Brownsville bakery owner gets support, resources from UTRGV business incubator

  Thursday, November 19, 2020

By Maria Elena Hernandez

RIO GRANDE VALLEY, TEXAS – In early March, Karina Saldivar opened a bakery in Brownsville called Amor y Pan. It was the realization of an idea she first had more than 15 years ago. 

"And within two weeks, there was a shutdown for all businesses," she said.

Precautions to prevent the spread of COVID-19 closed Amor y Pan. But with the help of lessons learned at the UTRGV Entrepreneurship and Commercialization Center Business Incubator, she promoted her business online.

"I kind of knew who my target was, what kind of ages were looking for this kind of food,” Saldivar said. “So, I started doing social media more focused to those people.

"It did help me to kind of stay afloat in those really hard months, given that I had just opened."

Amor y Pan offers healthy versions of breads and desserts. Sometimes, though, customers need convincing.

"I'll have people call and they're like, 'I think I forgot to ask for sugar-free.' And I'm like, 'No, everything's sugar-free,’”  Saldivar said.

While Saldivar considered opening a traditional pastry shop as early as 2003, she started creating healthy versions after her brother was diagnosed with an autoimmune disease.

“It gets to a point where you realize it all boils down to food,” she said.

When her brother started taking the healthy desserts she made to parties, she started getting requests.

"It just kind of took off," she said.



While setting up her business, she learned about the UTRGV Entrepreneurship and Commercialization Center. She participated in the center's business incubator, which offers aspiring and current entrepreneurs education to grow and expand their businesses.

Amor y Pan baker
Karina Saldivar, owner of Amor y Pan in Brownsville, carries out more breads and desserts to the bakery’s display cases. The Brownsville small business owner, who used services available with the UTRGV Entrepreneurship and Commercialization Center, sells healthy versions of breads and desserts. (UTRGV Photo by David Pike)

The services she used included the KauffMan FastTrac® and the Adopt a Startup at UTRGV program.

In the Adopt a Startup program, UTRGV students gather customer and market information to help startups.

"They do market research that normally costs thousands of dollars. … It opens your eyes to a new demographic that you don't even know it was possible to reach with your little store," she said.

The Brownsville bakery owner said she found it easy to talk to the center's staff about her goals.

"I feel that they're as excited as I am about Amor y Pan," she said.

The UTRGV Entrepreneurship and Commercialization Center also gave her a chance to network with other entrepreneurs.

"One of my neighbors, IQ's Juice Bar, had the same classes and they literally opened, I want to say, a month before I did," she said.

She and other small business owners support each other by spreading the word about each other’s businesses, partnering in giveaways, and tagging each other on social media.



Even before she opened her business, Saldivar said, she showed her support for small businesses.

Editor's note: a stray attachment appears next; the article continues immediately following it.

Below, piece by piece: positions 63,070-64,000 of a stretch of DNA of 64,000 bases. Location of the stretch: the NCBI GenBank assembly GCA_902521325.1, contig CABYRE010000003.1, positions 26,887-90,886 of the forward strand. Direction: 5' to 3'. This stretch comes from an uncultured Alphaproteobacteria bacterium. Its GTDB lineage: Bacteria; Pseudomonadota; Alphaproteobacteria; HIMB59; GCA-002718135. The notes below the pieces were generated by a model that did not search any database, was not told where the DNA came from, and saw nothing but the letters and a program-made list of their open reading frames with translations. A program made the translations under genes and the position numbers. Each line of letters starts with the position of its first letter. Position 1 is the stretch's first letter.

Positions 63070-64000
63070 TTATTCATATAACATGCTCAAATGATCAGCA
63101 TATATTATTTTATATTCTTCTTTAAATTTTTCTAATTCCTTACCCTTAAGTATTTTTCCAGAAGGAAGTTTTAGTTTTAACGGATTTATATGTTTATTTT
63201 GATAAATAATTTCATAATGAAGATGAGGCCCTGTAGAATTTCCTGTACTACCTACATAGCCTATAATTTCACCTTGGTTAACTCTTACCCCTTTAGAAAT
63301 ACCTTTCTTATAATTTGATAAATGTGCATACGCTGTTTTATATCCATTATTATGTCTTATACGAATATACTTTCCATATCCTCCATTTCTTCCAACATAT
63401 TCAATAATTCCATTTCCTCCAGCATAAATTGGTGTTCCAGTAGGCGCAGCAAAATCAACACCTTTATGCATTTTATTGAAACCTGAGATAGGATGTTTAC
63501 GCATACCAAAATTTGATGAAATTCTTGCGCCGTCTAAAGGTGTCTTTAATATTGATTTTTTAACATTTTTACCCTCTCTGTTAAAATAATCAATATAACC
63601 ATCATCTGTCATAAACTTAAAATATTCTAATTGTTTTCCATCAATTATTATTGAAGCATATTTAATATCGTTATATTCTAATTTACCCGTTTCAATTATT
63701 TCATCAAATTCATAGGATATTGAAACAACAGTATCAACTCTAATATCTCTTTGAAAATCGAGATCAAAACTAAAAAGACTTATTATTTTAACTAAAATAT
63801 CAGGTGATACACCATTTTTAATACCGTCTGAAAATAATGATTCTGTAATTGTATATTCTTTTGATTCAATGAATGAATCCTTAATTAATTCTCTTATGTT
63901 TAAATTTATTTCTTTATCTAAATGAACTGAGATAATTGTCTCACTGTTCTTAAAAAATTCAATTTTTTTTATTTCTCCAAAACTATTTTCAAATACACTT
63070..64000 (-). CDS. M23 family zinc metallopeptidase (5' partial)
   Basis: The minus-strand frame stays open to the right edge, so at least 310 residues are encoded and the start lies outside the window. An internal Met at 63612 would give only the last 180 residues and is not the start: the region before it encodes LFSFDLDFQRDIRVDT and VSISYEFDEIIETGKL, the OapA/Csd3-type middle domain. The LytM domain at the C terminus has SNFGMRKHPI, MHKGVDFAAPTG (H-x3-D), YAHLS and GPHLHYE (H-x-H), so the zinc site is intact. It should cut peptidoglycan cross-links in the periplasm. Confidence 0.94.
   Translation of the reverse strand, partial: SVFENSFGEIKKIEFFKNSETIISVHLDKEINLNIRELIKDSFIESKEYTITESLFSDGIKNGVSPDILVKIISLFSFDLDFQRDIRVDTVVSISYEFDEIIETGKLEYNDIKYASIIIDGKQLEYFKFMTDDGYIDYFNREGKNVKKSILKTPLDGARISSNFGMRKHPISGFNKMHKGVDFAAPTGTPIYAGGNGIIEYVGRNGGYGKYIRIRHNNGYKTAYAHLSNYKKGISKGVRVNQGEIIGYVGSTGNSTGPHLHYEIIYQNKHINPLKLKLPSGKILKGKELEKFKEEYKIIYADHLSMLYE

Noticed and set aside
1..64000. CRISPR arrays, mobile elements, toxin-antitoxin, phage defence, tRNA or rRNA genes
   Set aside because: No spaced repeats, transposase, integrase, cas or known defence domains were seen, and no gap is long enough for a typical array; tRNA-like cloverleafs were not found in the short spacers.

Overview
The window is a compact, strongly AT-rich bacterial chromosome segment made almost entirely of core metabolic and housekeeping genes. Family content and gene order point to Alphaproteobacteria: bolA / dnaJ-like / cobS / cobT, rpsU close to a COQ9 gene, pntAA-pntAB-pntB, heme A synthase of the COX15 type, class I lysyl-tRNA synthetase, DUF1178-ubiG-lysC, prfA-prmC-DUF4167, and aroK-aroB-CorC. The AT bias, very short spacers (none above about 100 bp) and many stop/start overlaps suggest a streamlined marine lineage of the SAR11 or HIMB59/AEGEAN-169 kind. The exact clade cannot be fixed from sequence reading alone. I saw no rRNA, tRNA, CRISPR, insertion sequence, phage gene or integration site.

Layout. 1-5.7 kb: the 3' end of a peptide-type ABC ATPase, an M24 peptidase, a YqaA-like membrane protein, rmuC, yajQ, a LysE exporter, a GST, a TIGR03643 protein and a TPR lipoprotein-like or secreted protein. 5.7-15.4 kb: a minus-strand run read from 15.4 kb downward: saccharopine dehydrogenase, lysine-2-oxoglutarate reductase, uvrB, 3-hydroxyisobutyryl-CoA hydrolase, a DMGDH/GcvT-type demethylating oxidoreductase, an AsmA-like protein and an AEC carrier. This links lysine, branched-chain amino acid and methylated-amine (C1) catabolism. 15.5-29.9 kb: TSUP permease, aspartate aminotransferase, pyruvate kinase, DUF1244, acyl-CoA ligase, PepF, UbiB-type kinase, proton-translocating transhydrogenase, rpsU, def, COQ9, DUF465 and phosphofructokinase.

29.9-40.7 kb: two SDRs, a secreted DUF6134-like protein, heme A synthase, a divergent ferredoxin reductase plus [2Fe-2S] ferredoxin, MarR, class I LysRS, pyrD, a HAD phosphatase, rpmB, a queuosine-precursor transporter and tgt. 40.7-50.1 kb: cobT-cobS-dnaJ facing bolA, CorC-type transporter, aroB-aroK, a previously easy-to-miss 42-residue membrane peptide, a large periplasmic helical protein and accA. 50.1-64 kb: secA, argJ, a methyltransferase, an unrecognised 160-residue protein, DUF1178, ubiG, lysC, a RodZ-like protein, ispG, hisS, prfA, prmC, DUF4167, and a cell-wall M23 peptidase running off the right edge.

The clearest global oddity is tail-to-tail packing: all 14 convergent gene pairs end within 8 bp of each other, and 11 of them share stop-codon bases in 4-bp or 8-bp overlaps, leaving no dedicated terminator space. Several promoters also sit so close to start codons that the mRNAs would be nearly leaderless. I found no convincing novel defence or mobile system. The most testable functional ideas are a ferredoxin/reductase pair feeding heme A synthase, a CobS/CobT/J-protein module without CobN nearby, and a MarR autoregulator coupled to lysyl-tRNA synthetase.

"There's just something rewarding, you know, to going into these small places. You feel like you're making a change in the city and in that person who’s working every morning," she said.

And now as a small business owner herself, Saldivar said she tries to shop at small businesses even more.

“And I try to tell my friends to do it, because it is rewarding, buying from somebody local," she said.

Shoppers can show their support for all small businesses on Nov. 28 – that’s the Saturday after Black Friday, known as Small Business Saturday. It's a shopping holiday that encourages people to support small businesses.

According to the Small Business Administration, almost half the U.S. private-sector workforce is employed at a small business.

"Brownsville is thriving. Not only Brownsville, but the Valley is thriving, and the Valley is in need of new businesses and new ideas,” Saldivar said. “So don't hesitate if you have a good idea. Just go, especially go to UTRGV incubator."

As she mentions the long days and constant hustle needed to run her business, the Amor y Pan owner smiles.

"I feel so full of gratitude right now, especially because people have been accepting Amor y Pan. People have been welcoming us, recommending us,” she said. “It's so rewarding. You know, waking up at 4 o'clock in the morning, it's totally worth it.”

To learn more about the services available at the UTRGV Entrepreneurship and Commercialization Center, visit


The University of Texas Rio Grande Valley (UTRGV) was created by the Texas Legislature in 2013 as the first major public university of the 21st century in Texas. This transformative initiative provided the opportunity to expand educational opportunities in the Rio Grande Valley, including a new School of Medicine, and made it possible for residents of the region to benefit from the Permanent University Fund – a public endowment contributing support to the University of Texas System and other institutions.

UTRGV has campuses and off-campus research and teaching sites throughout the Rio Grande Valley including in Boca Chica Beach, Brownsville (formerly The University of Texas at Brownsville campus), Edinburg (formerly The University of Texas-Pan American campus), Harlingen, McAllen, Port Isabel, Rio Grande City, and South Padre Island. UTRGV, a comprehensive academic institution, enrolled its first class in the fall of 2015, and the School of Medicine welcomed its first class in the summer of 2016.